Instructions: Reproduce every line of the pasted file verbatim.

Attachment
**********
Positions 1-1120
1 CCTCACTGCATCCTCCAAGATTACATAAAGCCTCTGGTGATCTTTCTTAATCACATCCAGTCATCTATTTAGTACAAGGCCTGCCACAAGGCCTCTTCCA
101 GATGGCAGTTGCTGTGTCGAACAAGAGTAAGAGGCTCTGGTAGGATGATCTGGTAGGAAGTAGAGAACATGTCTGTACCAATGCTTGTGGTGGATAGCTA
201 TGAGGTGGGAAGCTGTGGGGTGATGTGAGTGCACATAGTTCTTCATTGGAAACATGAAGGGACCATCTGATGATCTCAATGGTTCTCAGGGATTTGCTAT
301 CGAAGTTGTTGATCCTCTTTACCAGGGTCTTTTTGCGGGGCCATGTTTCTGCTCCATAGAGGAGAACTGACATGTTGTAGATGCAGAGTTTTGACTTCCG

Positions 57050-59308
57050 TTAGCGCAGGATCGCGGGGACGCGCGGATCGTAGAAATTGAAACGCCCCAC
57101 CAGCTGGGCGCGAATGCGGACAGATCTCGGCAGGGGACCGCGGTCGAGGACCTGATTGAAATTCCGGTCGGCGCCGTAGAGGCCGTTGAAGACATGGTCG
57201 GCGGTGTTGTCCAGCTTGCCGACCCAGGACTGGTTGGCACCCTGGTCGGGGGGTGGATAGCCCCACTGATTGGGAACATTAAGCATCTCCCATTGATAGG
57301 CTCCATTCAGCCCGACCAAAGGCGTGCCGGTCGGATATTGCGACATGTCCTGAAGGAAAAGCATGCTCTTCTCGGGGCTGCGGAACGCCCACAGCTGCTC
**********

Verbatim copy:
Positions 1-1120
1 CCTCACTGCATCCTCCAAGATTACATAAAGCCTCTGGTGATCTTTCTTAATCACATCCAGTCATCTATTTAGTACAAGGCCTGCCACAAGGCCTCTTCCA
101 GATGGCAGTTGCTGTGTCGAACAAGAGTAAGAGGCTCTGGTAGGATGATCTGGTAGGAAGTAGAGAACATGTCTGTACCAATGCTTGTGGTGGATAGCTA
201 TGAGGTGGGAAGCTGTGGGGTGATGTGAGTGCACATAGTTCTTCATTGGAAACATGAAGGGACCATCTGATGATCTCAATGGTTCTCAGGGATTTGCTAT
301 CGAAGTTGTTGATCCTCTTTACCAGGGTCTTTTTGCGGGGCCATGTTTCTGCTCCATAGAGGAGAACTGACATGTTGTAGATGCAGAGTTTTGACTTCCG

Positions 57050-59308
57050 TTAGCGCAGGATCGCGGGGACGCGCGGATCGTAGAAATTGAAACGCCCCAC
57101 CAGCTGGGCGCGAATGCGGACAGATCTCGGCAGGGGACCGCGGTCGAGGACCTGATTGAAATTCCGGTCGGCGCCGTAGAGGCCGTTGAAGACATGGTCG
57201 GCGGTGTTGTCCAGCTTGCCGACCCAGGACTGGTTGGCACCCTGGTCGGGGGGTGGATAGCCCCACTGATTGGGAACATTAAGCATCTCCCATTGATAGG
57301 CTCCATTCAGCCCGACCAAAGGCGTGCCGGTCGGATATTGCGACATGTCCTGAAGGAAAAGCATGCTCTTCTCGGGGCTGCGGAACGCCCACAGCTGCTC